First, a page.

The next chapter develops the theory of continued fractions and applies that theory to study the units of the ring of integers of a real quadratic number field. The methods used are a good example of what was referred to earlier: ideas that work nicely in quadratic extensions but do not readily generalize to the arbitrary case. The same can be said for the final chapter of the book, which defines quadratic forms and applies them to quadratic extensions. This is the longest, most technical and most difficult chapter of the book, and will undoubtedly present the most challenges for an undergraduate reader; however, even if it is skipped entirely, the first six chapters should comprise a good semester’s course.

Of course, the idea of studying quadratic extensions as a way of learning the basics of algebraic number theory is not new to this author (and he certainly does not claim that it is): the classic text *Introduction to the Theory of Numbers* by Niven, Zuckerman, and Montgomery has been around for decades now, and contains a chapter on algebraic numbers which focuses on quadratic extensions as a way of illustrating the general theory, as does the much more recent second edition of Saul Stahl’s *Introductory Modern Algebra*, a historically-themed introduction to abstract algebra. These are only chapters, but a substantial portion of John Stillwell’s *Elements of Number Theory* is also devoted to quadratic extensions, and the same is true of Cohn’s *Advanced Number Theory*.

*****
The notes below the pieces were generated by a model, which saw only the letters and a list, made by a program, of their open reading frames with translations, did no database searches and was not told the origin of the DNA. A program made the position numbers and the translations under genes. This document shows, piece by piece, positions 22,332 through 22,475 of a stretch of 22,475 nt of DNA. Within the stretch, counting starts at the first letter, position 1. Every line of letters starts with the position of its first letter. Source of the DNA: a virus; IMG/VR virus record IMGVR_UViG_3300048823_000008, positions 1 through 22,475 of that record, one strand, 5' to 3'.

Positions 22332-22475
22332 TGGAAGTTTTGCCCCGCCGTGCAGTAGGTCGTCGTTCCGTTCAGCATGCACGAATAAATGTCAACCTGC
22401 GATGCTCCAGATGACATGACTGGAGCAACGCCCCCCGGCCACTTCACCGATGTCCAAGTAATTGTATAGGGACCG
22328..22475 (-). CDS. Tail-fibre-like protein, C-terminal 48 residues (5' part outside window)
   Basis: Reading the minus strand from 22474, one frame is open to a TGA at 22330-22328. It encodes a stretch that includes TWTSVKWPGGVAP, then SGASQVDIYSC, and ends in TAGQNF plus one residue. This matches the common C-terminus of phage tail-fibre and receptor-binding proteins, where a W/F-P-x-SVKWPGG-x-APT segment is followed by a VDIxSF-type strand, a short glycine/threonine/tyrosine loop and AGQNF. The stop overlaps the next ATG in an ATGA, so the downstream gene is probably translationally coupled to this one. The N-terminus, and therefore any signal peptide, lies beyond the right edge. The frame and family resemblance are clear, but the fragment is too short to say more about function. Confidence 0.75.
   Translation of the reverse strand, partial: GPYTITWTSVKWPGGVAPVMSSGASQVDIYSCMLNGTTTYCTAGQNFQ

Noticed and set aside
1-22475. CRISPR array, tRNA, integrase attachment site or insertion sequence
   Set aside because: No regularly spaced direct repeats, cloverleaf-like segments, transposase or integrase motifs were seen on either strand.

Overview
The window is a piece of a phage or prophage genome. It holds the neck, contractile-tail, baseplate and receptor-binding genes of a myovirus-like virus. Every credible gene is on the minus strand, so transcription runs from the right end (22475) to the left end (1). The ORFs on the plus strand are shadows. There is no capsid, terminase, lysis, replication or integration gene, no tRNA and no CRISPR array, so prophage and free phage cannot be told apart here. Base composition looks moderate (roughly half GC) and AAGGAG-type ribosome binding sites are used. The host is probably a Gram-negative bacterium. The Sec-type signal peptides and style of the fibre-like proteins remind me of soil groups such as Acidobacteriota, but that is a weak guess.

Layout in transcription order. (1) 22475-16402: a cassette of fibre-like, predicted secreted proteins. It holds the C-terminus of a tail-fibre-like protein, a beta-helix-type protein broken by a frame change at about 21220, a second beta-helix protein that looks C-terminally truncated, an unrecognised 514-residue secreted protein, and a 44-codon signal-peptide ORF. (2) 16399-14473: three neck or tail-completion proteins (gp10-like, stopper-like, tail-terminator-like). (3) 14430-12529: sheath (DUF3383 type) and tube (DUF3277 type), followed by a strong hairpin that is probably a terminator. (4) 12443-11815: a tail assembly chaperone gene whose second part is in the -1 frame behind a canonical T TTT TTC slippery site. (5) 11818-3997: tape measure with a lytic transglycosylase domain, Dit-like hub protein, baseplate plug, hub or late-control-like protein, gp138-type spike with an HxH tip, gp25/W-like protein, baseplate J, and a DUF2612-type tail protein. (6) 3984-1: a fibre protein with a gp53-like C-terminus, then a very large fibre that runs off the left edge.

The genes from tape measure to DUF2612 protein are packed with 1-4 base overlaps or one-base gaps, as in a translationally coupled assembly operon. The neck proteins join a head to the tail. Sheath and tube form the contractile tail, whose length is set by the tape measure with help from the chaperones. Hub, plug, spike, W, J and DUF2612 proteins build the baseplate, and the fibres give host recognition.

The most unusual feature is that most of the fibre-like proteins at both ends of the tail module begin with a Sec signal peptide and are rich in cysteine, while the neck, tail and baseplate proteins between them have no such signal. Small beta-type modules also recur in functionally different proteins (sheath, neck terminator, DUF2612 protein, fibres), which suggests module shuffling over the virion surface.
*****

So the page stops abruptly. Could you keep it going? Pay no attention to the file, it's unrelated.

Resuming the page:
I think, however, that this book is sufficiently different from these other references so as to be considered a fairly novel addition to the existing textbook literature. In terms of difficulty and level of coverage, it lies between Stillwell and Cohn: it is more demanding than, and contains material not found in, Stillwell (which is not really intended as a text for a course on algebraic number theory, and which covers many topics traditionally found in a first course on elementary number theory, even down to the definition of “a divides b”) while at the same time is considerably more reader-friendly and less advanced than Cohn, which contains a lot of material not found here (such as Dirichlet characters, L-series and Dirichlet’s theorem on primes in arithmetic progression). Cohn’s book is also more than fifty years old; the current Dover edition is a reprint of a book first published in 1962 under the title *A Second Course in Number Theory*.

To summarize: this is an interesting and well-written book. It would be interesting to see if it really does result in more undergraduates learning about algebraic number theory; based on the quality of this text, that seems like a very real possibility.

Mark Hunacek ([email protected]) teaches mathematics at Iowa State University.